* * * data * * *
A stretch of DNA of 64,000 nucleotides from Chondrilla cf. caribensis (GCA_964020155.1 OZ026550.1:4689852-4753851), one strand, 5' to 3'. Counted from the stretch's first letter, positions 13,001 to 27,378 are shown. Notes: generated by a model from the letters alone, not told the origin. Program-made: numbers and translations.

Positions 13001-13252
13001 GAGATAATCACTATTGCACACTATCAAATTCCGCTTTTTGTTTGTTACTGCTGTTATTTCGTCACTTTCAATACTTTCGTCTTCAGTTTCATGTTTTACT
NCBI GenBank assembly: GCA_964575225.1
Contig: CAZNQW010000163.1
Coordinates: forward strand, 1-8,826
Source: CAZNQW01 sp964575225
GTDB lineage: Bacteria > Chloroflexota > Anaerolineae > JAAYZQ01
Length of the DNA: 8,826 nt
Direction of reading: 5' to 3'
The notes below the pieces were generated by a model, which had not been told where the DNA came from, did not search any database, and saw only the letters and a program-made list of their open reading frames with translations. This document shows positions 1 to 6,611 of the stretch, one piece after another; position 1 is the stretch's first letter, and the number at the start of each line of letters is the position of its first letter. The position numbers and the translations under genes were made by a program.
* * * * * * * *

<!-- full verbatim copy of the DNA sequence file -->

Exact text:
A stretch of DNA of 64,000 nucleotides from Chondrilla cf. caribensis (GCA_964020155.1 OZ026550.1:4689852-4753851), one strand, 5' to 3'. Counted from the stretch's first letter, positions 13,001 to 27,378 are shown. Notes: generated by a model from the letters alone, not told the origin. Program-made: numbers and translations.

Positions 13001-13252
13001 GAGATAATCACTATTGCACACTATCAAATTCCGCTTTTTGTTTGTTACTGCTGTTATTTCGTCACTTTCAATACTTTCGTCTTCAGTTTCATGTTTTACT
NCBI GenBank assembly: GCA_964575225.1
Contig: CAZNQW010000163.1
Coordinates: forward strand, 1-8,826
Source: CAZNQW01 sp964575225
GTDB lineage: Bacteria > Chloroflexota > Anaerolineae > JAAYZQ01
Length of the DNA: 8,826 nt
Direction of reading: 5' to 3'
The notes below the pieces were generated by a model, which had not been told where the DNA came from, did not search any database, and saw only the letters and a program-made list of their open reading frames with translations. This document shows positions 1 to 6,611 of the stretch, one piece after another; position 1 is the stretch's first letter, and the number at the start of each line of letters is the position of its first letter. The position numbers and the translations under genes were made by a program.